The aim of this study was to determine whether skin wounding induces monocyte (Mo) expansion in bone marrow and whether IL-1R1 signaling regulates this process. Our data show that skin wounding increases myeloid lineage-committed multipotent progenitors (MPP3 subset) and Mo in bone marrow, but this expansion is not impaired in Il1r1-/- mice. We also demonstrate that M-CSF-induced differentiation of myeloid progenitors into Mo is not impaired by the loss of IL-1R1 ex vivo, indicating that IL-R1 deficiency does not abrogate myeloid progenitor differentiation potential. In addition, we observed modestly delayed wound closure in Il1r1-/- mice associated with higher frequency of Ly6Clo Mo in the circulation at baseline and in wounds early after injury. Thus, in contrast to other models of inflammation that involve IL-1R1-dependent monopoiesis, our results demonstrate that skin wounding induces Mo progenitor and Mo expansion independently of IL-1R1 signaling.


Assuntos
Medula Óssea/imunologia , Monócitos/imunologia , Receptores Tipo I de Interleucina-1/deficiência , Pele/imunologia , Cicatrização/imunologia , Ferimentos e Lesões/imunologia , Animais , Medula Óssea/patologia , Camundongos , Camundongos Knockout , Monócitos/patologia , Receptores Tipo I de Interleucina-1/imunologia , Transdução de Sinais/genética , Transdução de Sinais/imunologia , Pele/patologia , Cicatrização/genética , Ferimentos e Lesões/genética , Ferimentos e Lesões/patologia
9.
Pigment Cell Melanoma Res ; 32(5): 643-656, 2019 09.
Artigo em Inglês | MEDLINE | ID: mdl-30849202

RESUMO

Although pigment synthesis is well understood, relevant mechanisms of psychologically debilitating dyspigmentation in nascent tissue after cutaneous injuries are still unknown. Here, differences in genomic transcription of hyper- and hypopigmented tissue relative to uninjured skin were investigated using a red Duroc swine scar model. Transcription profiles differed based on pigmentation phenotypes with a trend of more upregulation or downregulation in hyper- or hypopigmented scars, respectively. Ingenuity Pathway Analysis of significantly modulated genes in both pigmentation phenotypes showed pathways related to redox, metabolic, and inflammatory responses were more present in hypopigmented samples, while those related to stem cell development differentiation were found mainly in hyperpigmented samples. Cell-cell and cell-extracellular matrix interactions and inflammation responses were predicted (z-score) active in hyperpigmented and inactive in hypopigmented. The proinflammatory high-mobility group box 1 pathway showed the opposite trend. Analysis of differentially regulated mutually exclusive genes showed an extensive presence of metabolic, proinflammatory, and oxidative stress pathways in hypopigmented scars, while melanin synthesis, glycosaminoglycans biosynthesis, and cell differentiation pathways were predominant in hyperpigmented scar. Several potential therapeutic gene targets have been identified.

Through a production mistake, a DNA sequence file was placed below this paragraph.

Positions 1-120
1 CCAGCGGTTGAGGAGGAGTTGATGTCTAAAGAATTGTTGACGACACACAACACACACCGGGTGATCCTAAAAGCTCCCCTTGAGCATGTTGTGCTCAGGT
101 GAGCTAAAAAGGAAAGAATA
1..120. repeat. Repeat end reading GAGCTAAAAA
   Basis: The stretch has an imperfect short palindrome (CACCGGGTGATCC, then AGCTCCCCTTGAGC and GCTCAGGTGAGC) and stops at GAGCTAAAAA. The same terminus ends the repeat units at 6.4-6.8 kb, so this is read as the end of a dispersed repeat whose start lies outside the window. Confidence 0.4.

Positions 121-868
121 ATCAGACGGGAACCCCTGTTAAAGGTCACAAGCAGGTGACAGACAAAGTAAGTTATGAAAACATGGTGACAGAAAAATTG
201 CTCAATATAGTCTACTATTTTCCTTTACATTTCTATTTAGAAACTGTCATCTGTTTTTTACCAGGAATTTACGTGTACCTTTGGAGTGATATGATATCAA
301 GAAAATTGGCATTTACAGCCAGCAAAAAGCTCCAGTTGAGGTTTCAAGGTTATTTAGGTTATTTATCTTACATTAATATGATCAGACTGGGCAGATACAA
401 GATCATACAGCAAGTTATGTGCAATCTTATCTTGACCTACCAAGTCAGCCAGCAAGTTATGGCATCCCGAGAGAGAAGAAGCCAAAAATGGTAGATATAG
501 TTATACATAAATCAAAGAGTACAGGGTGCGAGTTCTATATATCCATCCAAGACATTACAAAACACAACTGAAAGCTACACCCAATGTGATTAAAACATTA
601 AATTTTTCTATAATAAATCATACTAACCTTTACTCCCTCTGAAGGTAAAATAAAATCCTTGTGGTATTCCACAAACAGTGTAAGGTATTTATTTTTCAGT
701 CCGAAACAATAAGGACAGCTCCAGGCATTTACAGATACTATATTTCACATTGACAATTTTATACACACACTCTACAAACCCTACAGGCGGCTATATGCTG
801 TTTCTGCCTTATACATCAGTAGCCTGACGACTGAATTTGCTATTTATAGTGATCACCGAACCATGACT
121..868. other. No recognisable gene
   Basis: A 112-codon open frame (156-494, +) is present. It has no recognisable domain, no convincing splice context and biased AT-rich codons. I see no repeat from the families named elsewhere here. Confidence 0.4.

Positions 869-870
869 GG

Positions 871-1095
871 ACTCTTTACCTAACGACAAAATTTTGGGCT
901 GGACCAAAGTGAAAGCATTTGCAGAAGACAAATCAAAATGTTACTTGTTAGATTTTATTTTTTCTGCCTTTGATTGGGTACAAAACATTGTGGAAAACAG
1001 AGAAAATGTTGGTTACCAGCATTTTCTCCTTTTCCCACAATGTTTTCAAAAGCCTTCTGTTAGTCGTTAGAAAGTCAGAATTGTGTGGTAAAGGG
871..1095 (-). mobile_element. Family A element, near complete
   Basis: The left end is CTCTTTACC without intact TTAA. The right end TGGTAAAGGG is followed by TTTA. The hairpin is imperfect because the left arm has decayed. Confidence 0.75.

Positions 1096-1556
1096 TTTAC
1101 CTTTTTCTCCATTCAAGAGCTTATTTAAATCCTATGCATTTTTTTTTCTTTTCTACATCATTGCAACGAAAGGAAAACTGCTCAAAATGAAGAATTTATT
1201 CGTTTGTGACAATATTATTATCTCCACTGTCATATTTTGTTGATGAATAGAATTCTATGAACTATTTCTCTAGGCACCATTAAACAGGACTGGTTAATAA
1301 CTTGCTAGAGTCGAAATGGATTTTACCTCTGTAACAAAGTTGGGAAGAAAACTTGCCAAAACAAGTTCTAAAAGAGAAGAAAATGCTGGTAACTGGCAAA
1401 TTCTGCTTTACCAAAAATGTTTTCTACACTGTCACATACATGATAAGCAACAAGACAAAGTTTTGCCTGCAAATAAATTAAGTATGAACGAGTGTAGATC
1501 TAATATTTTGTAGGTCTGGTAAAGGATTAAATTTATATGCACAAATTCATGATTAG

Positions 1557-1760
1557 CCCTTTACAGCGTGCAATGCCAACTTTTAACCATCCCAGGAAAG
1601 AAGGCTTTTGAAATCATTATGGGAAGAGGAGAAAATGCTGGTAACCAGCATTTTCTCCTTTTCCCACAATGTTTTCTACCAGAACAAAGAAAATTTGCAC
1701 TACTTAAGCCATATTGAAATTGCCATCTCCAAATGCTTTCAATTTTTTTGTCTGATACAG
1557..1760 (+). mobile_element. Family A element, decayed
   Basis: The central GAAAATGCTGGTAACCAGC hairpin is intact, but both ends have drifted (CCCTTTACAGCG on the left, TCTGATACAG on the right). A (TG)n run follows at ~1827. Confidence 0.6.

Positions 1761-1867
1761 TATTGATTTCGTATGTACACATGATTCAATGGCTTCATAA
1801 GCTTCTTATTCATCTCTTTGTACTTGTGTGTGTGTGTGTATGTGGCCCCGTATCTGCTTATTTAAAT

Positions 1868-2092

Assuntos
Biomarcadores/análise , Cicatriz Hipertrófica/patologia , Cor , Hiperpigmentação/patologia , Hipopigmentação/patologia , Pigmentação da Pele/genética , Ferimentos e Lesões/patologia , Animais , Cicatriz Hipertrófica/genética , Cicatriz Hipertrófica/metabolismo , Modelos Animais de Doenças , Hiperpigmentação/genética , Hipopigmentação/genética , Masculino , Suínos , Transcriptoma , Cicatrização , Ferimentos e Lesões/genética
10.
Nat Commun ; 10(1): 424, 2019 02 05.
Artigo em Inglês | MEDLINE | ID: mdl-30723209

RESUMO

A major goal of regenerative medicine is to stimulate tissue regeneration after traumatic injury. We previously discovered that treating digit amputation wounds with BMP2 in neonatal mice stimulates endochondral ossification to regenerate the stump bone. Here we show that treating the amputation wound with BMP9 stimulates regeneration of a synovial joint that forms an articulation with the stump bone. Regenerated structures include a skeletal element lined with articular cartilage and a synovial cavity, and we demonstrate that this response requires the Prg4 gene. Combining BMP2 and BMP9 treatments in sequence stimulates the regeneration of bone and joint. These studies provide evidence that treatment of growth factors can be used to engineer a regeneration response from a non-regenerating amputation wound.


Assuntos
Dedos/cirurgia , Fator 2 de Diferenciação de Crescimento/metabolismo , Articulações/fisiopatologia , Ferimentos e Lesões/metabolismo , Amputação , Animais , Regeneração Óssea , Cartilagem Articular/metabolismo , Cartilagem Articular/fisiopatologia , Feminino , Fator 2 de Diferenciação de Crescimento/genética , Humanos , Articulações/metabolismo , Masculino , Camundongos , Camundongos Knockout , Proteína Básica da Mielina/genética , Proteína Básica da Mielina/metabolismo , Proteoglicanas/genética , Proteoglicanas/metabolismo , Cicatrização , Ferimentos e Lesões/genética , Ferimentos e Lesões/fisiopatologia
11.
J Invest Dermatol ; 139(5): 1171-1181.e6, 2019 05.
Artigo em Inglês | MEDLINE | ID: mdl-30684552

RESUMO

Cellular senescence can be broadly defined as a stable, but essentially irreversible, loss of proliferative capacity. Historically, senescence has been described as a negative outcome of advanced cellular age. It is now clear, however, that senescence represents a dynamic autonomous stress response, integral to long-term tumor suppression. Transient induction of a senescent phenotype has actually been suggested to promote regeneration in both liver and skin. Here, we explored the role of senescence in pathological aged and diabetic murine wound healing. Aged and diabetic wounds had greater numbers of senescent cells, and diabetic macrophages maintained altered retention of polarization and produced a CXCR2-enriched senescence-associated secretory phenotype (i.e., SASP). Of translational relevance, targeted expression of CXCR2 in primary human dermal fibroblasts led to paracrine induction of nuclear p21. Furthermore, a selective agonist to CXCR2 was able to reverse delayed healing in diabetic mice and accelerate ex vivo human skin wound healing. Collectively, these data suggest a hitherto unappreciated role for CXCR2 in mediating cellular senescence in pathological wound repair.